Last spring, Democrats in the House of Representatives introduced two bills that would significantly increase the generosity of the premium tax credits currently available through the Affordable Care Act’s (ACA’s) Marketplaces. Neither bill was passed, but now that Democrats control the House, Senate, and the White House, these types of bills are more likely to get serious consideration. One such bill, H.R. 369, has already been introduced.
In June 2020, we analyzed the effect of the premium tax credit schedule in the two proposed bills. We found that increasing the generosity of the premium tax credits could increase the number of people with health insurance and would reduce health care–related financial burdens for those already enrolled. Given that the new bill uses the same premium tax credit schedule, we have updated the tables from the earlier analysis here. In the updated tables, we take into account changes in the current law marketplace premium tax credit schedule, in the federal poverty guidelines, and in median Marketplace benchmark premiums.
The ACA’s Marketplace premium subsidies are advanceable tax credits that limit households’ premium contributions to a specified percentage of income, which increases as income increases. Premium tax credits are tied to the “benchmark” premium, or the second-lowest silver-level (70 percent actuarial value) premium where the enrollee lives. People who choose a more expensive plan pay the additional premium cost themselves, and people who choose a less expensive plan pay less than the percentage-of-income cap.
The new bill would lower the percentage-of-income caps for people currently eligible for assistance and would extend assistance to people with an income above 400 percent of the federal poverty level (FPL), who are currently ineligible.
For many, premium savings from the new bill would exceed our 2020 estimates because annual indexing has meant current law subsidies are less generous in 2021. But the median benchmark premium actually decreased this year, which means the typical premium people pay for benchmark coverage if they are ineligible for Marketplace subsidies is lower in 2021 than in 2020.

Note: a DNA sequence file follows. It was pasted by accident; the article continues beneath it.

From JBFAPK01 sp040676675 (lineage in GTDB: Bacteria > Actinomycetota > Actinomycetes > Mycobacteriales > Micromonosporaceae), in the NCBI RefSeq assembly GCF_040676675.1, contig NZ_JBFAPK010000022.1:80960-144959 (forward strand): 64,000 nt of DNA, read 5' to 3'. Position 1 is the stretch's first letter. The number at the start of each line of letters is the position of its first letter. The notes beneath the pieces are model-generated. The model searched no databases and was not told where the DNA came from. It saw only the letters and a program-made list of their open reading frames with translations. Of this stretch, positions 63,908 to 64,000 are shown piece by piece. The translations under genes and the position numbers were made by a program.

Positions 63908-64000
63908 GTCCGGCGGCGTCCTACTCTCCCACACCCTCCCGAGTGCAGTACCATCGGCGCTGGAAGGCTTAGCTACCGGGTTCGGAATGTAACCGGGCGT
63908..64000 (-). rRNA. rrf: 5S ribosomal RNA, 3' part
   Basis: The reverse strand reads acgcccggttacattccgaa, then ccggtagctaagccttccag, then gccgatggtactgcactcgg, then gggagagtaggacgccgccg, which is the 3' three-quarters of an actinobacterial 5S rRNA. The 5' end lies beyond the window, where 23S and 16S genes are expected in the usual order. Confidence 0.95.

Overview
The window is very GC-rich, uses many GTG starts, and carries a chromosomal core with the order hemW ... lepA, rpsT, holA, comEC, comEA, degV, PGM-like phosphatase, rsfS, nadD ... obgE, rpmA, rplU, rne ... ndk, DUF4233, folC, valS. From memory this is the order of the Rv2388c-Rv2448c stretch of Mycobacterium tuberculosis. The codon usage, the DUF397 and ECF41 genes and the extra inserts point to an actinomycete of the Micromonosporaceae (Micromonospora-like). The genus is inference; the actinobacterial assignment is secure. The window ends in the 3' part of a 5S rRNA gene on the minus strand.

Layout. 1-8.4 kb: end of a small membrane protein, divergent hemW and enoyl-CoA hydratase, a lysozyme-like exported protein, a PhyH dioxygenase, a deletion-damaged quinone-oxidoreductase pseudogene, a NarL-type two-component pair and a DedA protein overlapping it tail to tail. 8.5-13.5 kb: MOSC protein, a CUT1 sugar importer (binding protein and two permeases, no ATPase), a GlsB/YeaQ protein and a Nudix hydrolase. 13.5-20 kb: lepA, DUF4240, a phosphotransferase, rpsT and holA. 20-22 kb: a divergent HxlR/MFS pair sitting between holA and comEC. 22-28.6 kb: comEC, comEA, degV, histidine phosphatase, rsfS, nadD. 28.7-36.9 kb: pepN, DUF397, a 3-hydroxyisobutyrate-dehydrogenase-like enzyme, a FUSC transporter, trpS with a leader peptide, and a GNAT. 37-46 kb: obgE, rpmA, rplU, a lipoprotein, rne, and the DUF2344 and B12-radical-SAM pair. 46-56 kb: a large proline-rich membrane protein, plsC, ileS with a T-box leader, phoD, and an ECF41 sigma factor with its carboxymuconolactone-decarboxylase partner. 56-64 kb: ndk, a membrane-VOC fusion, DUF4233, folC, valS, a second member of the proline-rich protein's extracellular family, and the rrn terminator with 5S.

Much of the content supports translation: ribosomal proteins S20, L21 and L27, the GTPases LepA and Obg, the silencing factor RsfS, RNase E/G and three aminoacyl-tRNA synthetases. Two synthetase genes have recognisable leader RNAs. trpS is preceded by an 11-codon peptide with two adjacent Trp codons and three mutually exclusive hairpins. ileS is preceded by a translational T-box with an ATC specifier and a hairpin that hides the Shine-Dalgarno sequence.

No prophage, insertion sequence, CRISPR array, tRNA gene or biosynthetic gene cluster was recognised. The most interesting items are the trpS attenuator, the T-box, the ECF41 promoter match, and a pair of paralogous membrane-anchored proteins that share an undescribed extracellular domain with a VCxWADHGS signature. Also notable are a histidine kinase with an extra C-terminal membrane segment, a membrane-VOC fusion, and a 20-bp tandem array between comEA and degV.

As such, the new bill would still lead to considerable savings for enrollees with incomes above 400 percent of the federal poverty level but less than what we previously estimated. For example, a 64-year-old single adult with an income of 450 percent of the federal poverty level would save a bit more than $8,000 in premiums this year, down from our estimate of about $8,700 in 2020. And a family of four with two 35-year-old parents and an income of 450 percent of the federal poverty level would save close to $7,100 in 2021, down from the previously estimated $8,000 in 2020.
For other enrollees, our updated findings showed similar savings to our previous estimates:
- Single adult enrollees of all ages with incomes of 150 percent of the FPL would save nearly $800 annually under the proposed schedule.
- A family of four with two 35- year-old parents and an income of 150 percent of the FPL would save more than $1,600 in 2021.
- Older adults currently ineligible for Marketplace subsidies would see the biggest savings from the new schedule, because full (unsubsidized) premiums for older adults are significantly higher than those for younger adults (because of age rating).
- The youngest single adults with incomes at 450 percent of the FPL would not receive a subsidy, even though they would technically be eligible for one because the full benchmark premium in 2021 is less than 8.5 percent of income.
Although these savings would vary each year, the new bill would reduce the premium contributions significantly for most nongroup insurance enrollees, allowing more people to find affordable health insurance and reducing the financial burden health insurance currently poses for others.